An extinct species of mammoth that lived during the Pleistocene until its extinction in the Holocene epoch. It was one of the last in a line of mammoth species, beginning with the African Mammuthus subplanifrons in the early Pliocene.
Steppe Bison is an extinct species of bison that was once found on the mammoth steppe. The Steppe Bison were similar to the bison we see today but with much larger horns. Here is a fun fact about one famous Steppe Bison discovered in Alaska, which is displayed at the University of Alaska Museum.
A gold miner discovered a perfectly mummified Steppe Bison North of Fairbanks in 1979. He named the specimen Blue Babe. Blue Babe made its way to a research team at the university, who prepared it for display. Before displaying the Steppe Bison, they removed a piece of mummified flesh from its neck. They stewed the mummified meat and ate it.
Sabor Tooth Tigers
Smilodon is a genus of felids belonging to the extinct subfamily Machairodontinae. It is one of the best-known saber-toothed predators and prehistoric mammals. Although commonly known as the saber-toothed tiger, it was not closely related to the tiger or other modern cats.
Mastodons inhabited North and Central America from the late Miocene up to their extinction at the end of the Pleistocene 10,000 to 11,000 years ago. Mastodons are the most recent members of the family Mammutidae, which diverged from the ancestors of elephants at least 25 million years ago.
Short Face Bears
Arctodus is an extinct genus of short-faced bear that inhabited North America during the Pleistocene. There are two recognized species: the lesser short-faced bear and the giant short-faced bear.
Panthera spelaea, also known as the cave lion or steppe lion, is an extinct Panthera species that most likely evolved in Europe after the third Cromerian interglacial stage, less than 600,000 years ago.
Yeah, this one surprised me too, but I guess there were camels in Alaska at one point. Fossils from Yukon and Alaska tell scientists that western camels made their way north during a relatively warm, interglacial period of the last Ice Age. However, when they arrived in the Arctic, the Bering Land Bridge was flooded and kept them from migrating to Asia like their cousins did.
Boneyard Alaska on The Joe Rogen Experience
500,000 Tusks Worth Up To $1 Billion Dumped in NY River? Fact or Fiction?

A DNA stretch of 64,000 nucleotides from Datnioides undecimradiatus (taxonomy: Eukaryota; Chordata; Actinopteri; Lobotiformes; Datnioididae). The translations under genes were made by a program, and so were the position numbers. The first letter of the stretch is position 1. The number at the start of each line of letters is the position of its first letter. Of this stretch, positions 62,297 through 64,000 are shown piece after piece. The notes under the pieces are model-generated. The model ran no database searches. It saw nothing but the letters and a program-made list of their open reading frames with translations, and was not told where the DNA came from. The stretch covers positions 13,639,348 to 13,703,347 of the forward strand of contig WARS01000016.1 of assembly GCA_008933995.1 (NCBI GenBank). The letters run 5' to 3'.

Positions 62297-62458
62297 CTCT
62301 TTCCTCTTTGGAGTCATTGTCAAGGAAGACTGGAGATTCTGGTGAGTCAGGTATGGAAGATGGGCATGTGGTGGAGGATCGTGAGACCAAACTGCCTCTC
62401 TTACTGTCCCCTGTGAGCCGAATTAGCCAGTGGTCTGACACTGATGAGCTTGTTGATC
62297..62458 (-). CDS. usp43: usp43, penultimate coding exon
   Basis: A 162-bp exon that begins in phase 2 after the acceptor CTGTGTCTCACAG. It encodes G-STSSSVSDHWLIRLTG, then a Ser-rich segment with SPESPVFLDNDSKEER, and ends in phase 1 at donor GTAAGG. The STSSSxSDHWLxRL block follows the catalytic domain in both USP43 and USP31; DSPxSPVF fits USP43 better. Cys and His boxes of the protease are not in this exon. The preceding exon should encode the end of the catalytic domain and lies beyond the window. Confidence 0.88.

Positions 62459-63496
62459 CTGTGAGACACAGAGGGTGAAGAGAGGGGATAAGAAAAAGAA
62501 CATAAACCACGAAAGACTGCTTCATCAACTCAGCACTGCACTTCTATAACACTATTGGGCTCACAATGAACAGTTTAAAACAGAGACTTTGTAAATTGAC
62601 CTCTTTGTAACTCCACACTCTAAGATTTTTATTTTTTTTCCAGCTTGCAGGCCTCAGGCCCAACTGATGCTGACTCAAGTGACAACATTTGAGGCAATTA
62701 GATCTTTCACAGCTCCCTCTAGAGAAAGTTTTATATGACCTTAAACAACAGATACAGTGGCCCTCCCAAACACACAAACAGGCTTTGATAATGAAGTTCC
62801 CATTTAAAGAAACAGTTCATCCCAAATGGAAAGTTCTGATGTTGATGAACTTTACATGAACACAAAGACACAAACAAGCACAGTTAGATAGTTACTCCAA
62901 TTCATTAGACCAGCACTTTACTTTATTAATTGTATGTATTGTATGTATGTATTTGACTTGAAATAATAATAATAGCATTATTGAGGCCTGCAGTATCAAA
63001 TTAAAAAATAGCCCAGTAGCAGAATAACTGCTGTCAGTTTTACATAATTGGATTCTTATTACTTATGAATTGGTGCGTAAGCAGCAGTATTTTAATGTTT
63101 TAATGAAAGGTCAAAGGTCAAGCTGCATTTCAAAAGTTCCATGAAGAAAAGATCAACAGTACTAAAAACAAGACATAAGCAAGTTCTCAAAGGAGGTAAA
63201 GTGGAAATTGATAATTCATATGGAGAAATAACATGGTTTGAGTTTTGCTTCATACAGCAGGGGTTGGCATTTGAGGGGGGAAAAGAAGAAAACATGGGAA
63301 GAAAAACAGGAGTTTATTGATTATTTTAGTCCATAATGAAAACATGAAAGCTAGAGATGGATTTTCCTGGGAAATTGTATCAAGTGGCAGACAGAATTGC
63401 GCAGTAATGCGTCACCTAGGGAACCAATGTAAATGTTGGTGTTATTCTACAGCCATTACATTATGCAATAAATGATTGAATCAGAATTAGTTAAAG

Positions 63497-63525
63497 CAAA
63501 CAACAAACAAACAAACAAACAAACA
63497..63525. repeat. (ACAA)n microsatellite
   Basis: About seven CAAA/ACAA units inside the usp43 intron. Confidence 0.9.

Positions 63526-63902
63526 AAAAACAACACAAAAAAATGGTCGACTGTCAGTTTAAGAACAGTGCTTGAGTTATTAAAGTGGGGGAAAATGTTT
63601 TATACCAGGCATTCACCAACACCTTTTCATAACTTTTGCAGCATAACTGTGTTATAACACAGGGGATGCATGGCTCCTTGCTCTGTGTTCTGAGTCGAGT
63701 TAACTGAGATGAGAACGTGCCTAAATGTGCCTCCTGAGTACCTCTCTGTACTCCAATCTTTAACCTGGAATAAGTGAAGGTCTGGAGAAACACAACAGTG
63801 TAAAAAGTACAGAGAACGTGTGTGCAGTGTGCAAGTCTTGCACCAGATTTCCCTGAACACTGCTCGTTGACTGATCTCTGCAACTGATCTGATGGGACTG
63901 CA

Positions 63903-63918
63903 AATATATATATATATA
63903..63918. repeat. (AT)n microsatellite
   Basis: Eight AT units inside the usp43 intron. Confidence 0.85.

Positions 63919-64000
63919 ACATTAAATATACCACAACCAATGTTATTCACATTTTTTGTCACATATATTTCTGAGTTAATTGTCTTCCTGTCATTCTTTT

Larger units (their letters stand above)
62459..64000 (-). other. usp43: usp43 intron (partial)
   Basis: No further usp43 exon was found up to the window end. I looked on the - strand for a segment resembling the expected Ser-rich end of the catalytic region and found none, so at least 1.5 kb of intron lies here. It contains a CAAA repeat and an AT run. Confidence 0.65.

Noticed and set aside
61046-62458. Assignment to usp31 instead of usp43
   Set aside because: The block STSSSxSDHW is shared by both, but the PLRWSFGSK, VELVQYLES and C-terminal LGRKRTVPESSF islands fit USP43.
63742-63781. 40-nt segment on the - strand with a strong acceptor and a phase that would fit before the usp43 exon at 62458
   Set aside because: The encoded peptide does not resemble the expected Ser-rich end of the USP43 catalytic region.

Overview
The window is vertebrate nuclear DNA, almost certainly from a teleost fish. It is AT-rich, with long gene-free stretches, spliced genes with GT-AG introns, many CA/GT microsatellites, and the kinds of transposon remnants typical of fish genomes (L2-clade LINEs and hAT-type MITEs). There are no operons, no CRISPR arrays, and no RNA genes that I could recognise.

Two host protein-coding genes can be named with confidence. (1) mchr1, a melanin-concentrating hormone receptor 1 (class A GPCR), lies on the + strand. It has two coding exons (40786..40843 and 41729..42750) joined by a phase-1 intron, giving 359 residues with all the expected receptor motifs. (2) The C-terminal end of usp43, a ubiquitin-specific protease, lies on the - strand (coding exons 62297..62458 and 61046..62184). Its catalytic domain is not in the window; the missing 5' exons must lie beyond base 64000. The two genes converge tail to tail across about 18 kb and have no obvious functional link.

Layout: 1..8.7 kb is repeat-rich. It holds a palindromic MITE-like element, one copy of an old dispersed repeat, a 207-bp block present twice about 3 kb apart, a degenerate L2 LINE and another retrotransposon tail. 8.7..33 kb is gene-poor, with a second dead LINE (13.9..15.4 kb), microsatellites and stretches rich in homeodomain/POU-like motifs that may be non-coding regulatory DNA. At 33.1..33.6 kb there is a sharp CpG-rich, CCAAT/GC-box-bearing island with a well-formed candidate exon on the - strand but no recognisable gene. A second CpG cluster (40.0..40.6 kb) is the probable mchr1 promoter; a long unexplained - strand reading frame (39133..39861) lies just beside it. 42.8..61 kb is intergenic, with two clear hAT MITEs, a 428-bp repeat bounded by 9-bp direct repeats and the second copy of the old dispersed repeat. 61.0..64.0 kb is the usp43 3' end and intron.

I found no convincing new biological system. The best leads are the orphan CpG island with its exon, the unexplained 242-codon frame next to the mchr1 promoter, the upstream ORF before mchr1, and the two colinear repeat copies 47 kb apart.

On a recent appearance on The Joe Rogen Experience, John Reeves mentioned a possibility that the American Museum of Natural History had dumped mammoth tusks in New York’s East River. This story snowballed on the internet and finally reached the pages of the Daily Mail Newspaper in London. The Daily Mail published a misleading account of Reeve’s interview, it stated that there is potentially $1 billion worth of tusks to be found in the East River. All the story’s traction led people to scuba dive into the East River in search of the sunken treasure. The Anchorage Daily News did a great job chronicling the story and explaining how it progressed into a real-life safety concern for the Coast Guard working the waters. The East River is a busy waterway, and scuba diving in the area requires a special permit.
Conclusion: Go Watch Boneyard Alaska
John Reeve’s Boneyard outside Fairbanks, Alaska, is described by paleontologists as an exceptional find, with a remarkable quantity of well-preserved bones. The Alaska Boneyard may hold much historical and scientific data for researchers to explore, but it also raises many questions. As of now, the reason why there is such a significant accumulation of Ice Age bones at this single site remains a mystery.
Throughout Boneyard Alaska, John Reeves refers to the bones as his treasures. I couldn’t agree more after watching the film and reading about his discoveries. In the film, Reeves talks about a tusk he uncovered a few days prior. He explains that the tusk was part of a wooly mammoth that walked the earth 23,000 years before the first pyramid was built. That humbling notion is one of many that make Boneyard Alaska so fascinating, and it explains why the film and the work being done outside Fairbanks are resonating with so many viewers online.